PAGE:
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Zen Paradox - Numinosum

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Zen Paradox - Numinosum

Zen Paradox - Numinosum

Noise Factory

A Zen Paradox is also known as a "koan," a riddle which has no answer, intended rather to inspire contemplation. The most famous example of this form is the well-known phrase, "What is the sound of one hand clapping?" (As a trivial exercise, slap the ends of the fingers into the base of the thumb as a response). What may not be so well known is the derivation of the title of this latest release from Steve Law, fully nine years after the release of "Catharsis," the last full-length Zen Paradox album. The word was used by Rudolph Otto to describe the experiential perception of the numinous - the supernatural, or more specifically, the transcendentally elevating. This is not music for meditation, however - the jarring electronic bleating of "Re-Entry" that opens the album is meant to provoke, not to soothe, and most of the tracks have energetic rhythms at their core, although some, such as the aptly-named "The Opaque Stillness," could perhaps provide the backdrop for controlled breathing exercises.

Given the long gestation period for this project (parts of "Dead Zone" predate the release of Chrysalis and several pieces were composed in the last century) the wide range of tempos and styles in not surprising. What is unexpected is how well they integrate to form a fluidly cohesive whole that while not overtly satori-inducing are nonetheless provocative of reflection. The song titles themselves provide further evidence that higher brain function will be required for full absorption: "Aedeagus." "Hematite." "Mycalesis Perseus." "Rhizobium." (This last separated from "Symbiotic Transfer" by "Robofunk," a sly testament to the composer's sense of humor, see "Aedeagus" for further confirmation). Musically, the album is a collection of glitchy, mostly mid-tempo electronica, sometimes bordering on the organic, but more frequently mechanical or at the very least mechanistic.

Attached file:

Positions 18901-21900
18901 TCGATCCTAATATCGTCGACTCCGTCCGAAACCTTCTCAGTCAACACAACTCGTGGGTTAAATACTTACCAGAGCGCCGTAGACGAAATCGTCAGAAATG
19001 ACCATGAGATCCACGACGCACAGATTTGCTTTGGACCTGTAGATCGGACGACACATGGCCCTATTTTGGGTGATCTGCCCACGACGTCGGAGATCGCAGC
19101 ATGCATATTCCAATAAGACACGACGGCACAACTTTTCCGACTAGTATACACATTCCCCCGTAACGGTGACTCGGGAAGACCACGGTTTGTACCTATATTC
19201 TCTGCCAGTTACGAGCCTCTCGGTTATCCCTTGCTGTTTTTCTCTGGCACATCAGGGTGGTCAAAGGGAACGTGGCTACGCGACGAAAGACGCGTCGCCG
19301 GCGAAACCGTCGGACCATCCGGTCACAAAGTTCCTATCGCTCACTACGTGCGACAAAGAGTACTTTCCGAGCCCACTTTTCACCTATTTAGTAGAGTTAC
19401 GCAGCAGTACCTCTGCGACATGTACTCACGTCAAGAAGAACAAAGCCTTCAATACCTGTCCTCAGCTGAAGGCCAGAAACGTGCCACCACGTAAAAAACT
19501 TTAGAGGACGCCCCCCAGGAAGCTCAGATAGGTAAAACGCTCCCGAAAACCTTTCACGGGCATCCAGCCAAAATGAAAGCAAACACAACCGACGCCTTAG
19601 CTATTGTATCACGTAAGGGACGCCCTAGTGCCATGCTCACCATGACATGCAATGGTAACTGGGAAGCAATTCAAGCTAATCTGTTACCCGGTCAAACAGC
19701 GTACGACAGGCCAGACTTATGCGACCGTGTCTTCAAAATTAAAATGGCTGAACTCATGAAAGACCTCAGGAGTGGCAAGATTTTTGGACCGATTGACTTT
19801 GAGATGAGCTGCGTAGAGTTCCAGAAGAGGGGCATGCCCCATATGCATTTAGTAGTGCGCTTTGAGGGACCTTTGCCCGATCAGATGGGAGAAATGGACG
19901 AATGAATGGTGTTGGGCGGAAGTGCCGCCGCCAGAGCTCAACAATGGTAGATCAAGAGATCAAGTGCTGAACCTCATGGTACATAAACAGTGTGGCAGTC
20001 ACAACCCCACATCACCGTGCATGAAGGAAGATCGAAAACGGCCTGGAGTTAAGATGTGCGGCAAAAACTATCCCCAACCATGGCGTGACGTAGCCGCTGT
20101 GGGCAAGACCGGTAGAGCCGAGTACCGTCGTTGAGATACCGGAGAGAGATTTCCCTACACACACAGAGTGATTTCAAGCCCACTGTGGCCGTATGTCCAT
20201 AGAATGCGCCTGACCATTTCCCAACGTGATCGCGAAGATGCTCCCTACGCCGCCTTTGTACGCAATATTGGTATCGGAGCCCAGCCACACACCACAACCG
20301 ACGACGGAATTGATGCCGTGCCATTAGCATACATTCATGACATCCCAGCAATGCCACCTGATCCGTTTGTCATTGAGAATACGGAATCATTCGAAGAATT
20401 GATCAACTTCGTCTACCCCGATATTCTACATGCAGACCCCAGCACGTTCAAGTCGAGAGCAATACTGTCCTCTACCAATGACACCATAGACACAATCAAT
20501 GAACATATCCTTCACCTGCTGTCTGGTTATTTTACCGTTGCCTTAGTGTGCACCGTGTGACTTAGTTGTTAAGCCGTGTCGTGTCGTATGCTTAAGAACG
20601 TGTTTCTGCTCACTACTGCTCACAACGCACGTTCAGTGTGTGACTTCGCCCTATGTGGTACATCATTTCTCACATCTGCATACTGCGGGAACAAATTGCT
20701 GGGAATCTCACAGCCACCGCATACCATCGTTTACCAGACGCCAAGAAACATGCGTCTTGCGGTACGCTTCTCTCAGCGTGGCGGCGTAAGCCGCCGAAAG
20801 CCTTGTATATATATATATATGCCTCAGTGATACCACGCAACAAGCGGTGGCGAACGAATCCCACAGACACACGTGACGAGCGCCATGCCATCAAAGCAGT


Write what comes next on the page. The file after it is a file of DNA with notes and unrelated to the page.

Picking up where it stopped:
It is perhaps cliché to describe music of this sort science fiction-esque, but there's a ring of truth to that label that can't be denied, especially given the choice of song and album titles - if this isn't music for nerds, nothing is. Allowing that song is yet another form of storytelling, Numinusom surely has a place alongside Clarke and Gibson, Asimov and Dick, or more likely, the lyrical razor wielded by the inimitable Ray Bradbury. If a tree falls in the forest, will it make a sound of thunder?

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